Changes in the SF-36 in 12 Months in a Clinical Sample of Disadvantaged Older Adults

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The present study assessed changes in the Medical Outcomes Study 36-item short-form health survey (SF-36) during a 12-month period and examined the relation of those changes to selected baseline characteristics.


The study was a 12-month follow-up evaluation of 786 disadvantaged adults aged 50 to 99 years old who had participated in a randomized controlled clinical trial in the general medicine outpatient clinics of a major academic medical center. Descriptive and psychometric analyses of changes in the SF-36 scale scores during a 12-month period were performed, and two series of multivariable logistic regressions of increases or decreases greater than one standard error of measurement (SEM) versus stability on selected baseline characteristics were done. Measures were the eight SF-36 scales.


Mean baseline scores on the SF-36 scales were substantially below age-specific national norms. Problematic floor and/or ceiling effects were found for the bodily pain, social function, role-physical, and role-emotional scales, consistent with age-specific national norms. Internal consistency was unacceptable for the general health perceptions scale, adequate for the social function scale, and good for all the other SF-36 scales. Improvements greater than one standard error of measurement were found for between one fifth and one third of the patients, and declines greater than one standard error of measurement were found for between one fifth and one third of the patients. Selected baseline characteristics generally were unrelated to either improvements or declines on the SF-36 scales.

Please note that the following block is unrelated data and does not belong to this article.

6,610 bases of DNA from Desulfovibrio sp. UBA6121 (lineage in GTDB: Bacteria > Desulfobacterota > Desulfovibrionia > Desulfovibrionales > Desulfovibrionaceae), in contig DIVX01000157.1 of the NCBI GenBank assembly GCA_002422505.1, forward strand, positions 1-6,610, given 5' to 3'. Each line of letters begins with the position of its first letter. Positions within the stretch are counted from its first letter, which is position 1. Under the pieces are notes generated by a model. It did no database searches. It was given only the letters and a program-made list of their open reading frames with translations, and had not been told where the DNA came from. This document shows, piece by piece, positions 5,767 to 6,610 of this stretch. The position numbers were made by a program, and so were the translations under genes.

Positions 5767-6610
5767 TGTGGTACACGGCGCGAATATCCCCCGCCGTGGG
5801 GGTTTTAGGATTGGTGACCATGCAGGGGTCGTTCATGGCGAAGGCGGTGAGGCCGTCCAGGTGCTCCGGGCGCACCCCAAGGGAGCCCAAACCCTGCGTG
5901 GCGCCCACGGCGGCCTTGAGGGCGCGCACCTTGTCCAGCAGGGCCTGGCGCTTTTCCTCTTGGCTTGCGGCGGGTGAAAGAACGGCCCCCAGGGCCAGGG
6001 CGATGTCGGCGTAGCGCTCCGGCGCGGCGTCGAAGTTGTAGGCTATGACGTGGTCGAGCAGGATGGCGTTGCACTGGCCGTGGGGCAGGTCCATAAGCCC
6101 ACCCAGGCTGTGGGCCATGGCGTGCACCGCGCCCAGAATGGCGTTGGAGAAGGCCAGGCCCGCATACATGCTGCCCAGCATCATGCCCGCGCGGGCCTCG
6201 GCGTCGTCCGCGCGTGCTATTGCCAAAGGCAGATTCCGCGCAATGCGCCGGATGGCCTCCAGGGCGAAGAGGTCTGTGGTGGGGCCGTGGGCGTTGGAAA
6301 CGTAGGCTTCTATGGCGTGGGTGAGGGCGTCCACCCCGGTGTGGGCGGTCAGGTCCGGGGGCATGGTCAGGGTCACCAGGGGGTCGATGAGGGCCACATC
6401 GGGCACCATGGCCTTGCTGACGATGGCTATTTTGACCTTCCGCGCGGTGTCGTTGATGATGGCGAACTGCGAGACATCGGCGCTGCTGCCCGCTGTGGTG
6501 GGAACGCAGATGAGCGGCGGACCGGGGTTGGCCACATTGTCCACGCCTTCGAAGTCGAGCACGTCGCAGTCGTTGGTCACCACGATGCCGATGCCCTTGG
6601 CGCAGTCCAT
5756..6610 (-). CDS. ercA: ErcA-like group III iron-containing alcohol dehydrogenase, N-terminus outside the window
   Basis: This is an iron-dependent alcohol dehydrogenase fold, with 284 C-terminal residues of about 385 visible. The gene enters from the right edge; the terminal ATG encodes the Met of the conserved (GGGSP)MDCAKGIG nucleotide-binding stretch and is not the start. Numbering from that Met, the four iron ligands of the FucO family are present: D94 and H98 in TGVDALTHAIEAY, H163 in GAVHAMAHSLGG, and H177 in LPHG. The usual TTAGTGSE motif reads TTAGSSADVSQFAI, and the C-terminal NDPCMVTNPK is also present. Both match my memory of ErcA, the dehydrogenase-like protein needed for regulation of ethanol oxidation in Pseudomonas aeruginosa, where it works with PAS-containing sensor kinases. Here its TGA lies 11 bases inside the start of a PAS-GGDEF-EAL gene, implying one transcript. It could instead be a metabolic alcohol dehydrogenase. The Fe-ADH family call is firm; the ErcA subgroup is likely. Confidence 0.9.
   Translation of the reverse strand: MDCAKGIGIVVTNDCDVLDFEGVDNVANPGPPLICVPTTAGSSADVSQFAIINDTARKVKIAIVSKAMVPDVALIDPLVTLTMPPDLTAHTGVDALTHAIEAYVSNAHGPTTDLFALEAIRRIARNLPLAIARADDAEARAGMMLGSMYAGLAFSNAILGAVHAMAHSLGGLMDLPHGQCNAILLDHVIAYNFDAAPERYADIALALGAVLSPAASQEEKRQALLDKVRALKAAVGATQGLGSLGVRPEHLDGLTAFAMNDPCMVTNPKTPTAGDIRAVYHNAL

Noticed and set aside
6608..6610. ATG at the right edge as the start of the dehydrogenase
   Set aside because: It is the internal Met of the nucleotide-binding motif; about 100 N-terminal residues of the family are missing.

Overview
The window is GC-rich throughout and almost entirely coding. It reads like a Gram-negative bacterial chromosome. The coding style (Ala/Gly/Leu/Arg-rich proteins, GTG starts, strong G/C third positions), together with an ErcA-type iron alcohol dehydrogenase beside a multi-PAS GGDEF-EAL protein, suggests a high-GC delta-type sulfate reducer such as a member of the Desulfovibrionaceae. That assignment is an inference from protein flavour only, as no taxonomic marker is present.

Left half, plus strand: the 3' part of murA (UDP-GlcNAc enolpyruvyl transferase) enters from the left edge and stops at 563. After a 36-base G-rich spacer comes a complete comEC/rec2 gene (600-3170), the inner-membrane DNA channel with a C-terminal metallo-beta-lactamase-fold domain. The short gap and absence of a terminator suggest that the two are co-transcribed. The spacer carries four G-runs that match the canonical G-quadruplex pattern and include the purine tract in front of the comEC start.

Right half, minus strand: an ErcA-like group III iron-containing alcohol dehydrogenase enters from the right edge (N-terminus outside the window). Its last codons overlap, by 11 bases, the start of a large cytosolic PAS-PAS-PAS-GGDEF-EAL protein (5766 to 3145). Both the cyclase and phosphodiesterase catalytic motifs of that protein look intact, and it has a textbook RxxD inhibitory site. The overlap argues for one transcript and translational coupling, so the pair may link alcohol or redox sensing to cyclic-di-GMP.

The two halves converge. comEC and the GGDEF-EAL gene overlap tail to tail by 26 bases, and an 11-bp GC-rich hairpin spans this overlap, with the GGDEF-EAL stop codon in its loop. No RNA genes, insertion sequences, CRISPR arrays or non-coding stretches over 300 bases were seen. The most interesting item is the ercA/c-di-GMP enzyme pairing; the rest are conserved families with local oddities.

The SF-36 scales appear to be sufficiently sensitive for measuring changes in health outcomes during a 1-year period in older patients with debilitating disease. Little of the measured change, however, was predictable.

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